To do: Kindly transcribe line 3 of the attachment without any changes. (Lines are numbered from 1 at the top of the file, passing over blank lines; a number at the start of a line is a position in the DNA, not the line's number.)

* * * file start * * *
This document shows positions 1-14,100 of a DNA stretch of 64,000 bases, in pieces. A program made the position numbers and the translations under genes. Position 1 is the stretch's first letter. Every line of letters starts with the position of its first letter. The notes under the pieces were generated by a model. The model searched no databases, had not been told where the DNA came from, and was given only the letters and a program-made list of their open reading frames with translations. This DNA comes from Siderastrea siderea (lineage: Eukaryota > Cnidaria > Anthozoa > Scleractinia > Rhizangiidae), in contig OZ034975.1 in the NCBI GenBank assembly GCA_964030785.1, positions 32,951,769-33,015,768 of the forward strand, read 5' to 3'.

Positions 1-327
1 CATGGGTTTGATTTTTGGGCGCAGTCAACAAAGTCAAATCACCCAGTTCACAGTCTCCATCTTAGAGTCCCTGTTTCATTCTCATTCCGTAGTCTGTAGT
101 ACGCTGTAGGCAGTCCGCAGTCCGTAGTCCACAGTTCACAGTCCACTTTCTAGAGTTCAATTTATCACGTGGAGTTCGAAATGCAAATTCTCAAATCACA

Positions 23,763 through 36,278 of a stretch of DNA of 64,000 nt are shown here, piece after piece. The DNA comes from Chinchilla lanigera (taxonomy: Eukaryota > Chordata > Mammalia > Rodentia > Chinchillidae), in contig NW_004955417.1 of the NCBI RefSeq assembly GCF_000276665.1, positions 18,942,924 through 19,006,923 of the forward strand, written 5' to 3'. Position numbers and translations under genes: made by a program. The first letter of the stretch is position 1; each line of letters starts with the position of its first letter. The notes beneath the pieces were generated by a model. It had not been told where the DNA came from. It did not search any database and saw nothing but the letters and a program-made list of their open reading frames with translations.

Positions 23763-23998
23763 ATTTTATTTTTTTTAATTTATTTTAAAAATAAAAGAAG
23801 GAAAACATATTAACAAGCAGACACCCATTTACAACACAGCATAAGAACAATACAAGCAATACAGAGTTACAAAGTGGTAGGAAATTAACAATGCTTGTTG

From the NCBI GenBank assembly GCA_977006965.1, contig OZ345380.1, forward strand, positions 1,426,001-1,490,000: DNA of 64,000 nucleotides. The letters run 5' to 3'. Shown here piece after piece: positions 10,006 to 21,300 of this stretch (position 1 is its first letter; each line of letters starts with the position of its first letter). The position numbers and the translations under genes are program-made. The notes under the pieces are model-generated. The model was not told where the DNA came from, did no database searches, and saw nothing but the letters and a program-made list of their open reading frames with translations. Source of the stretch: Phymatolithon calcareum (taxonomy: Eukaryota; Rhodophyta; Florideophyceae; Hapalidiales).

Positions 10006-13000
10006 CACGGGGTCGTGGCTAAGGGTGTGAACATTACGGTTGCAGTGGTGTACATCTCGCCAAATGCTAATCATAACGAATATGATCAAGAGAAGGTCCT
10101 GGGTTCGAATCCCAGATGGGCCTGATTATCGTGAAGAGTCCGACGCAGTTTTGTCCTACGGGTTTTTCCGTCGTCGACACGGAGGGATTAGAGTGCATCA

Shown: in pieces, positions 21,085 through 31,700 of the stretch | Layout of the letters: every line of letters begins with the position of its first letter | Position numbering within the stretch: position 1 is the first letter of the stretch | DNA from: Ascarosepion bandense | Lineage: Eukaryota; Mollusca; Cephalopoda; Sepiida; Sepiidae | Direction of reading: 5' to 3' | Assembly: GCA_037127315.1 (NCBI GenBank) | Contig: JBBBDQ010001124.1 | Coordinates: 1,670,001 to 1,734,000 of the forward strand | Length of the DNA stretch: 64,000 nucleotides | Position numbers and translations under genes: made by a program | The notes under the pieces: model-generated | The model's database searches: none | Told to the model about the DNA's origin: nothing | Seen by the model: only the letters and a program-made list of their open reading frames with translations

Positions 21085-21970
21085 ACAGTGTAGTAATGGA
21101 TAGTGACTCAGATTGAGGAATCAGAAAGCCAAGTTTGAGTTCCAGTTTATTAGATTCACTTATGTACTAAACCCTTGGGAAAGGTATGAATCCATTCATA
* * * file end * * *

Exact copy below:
1 CATGGGTTTGATTTTTGGGCGCAGTCAACAAAGTCAAATCACCCAGTTCACAGTCTCCATCTTAGAGTCCCTGTTTCATTCTCATTCCGTAGTCTGTAGT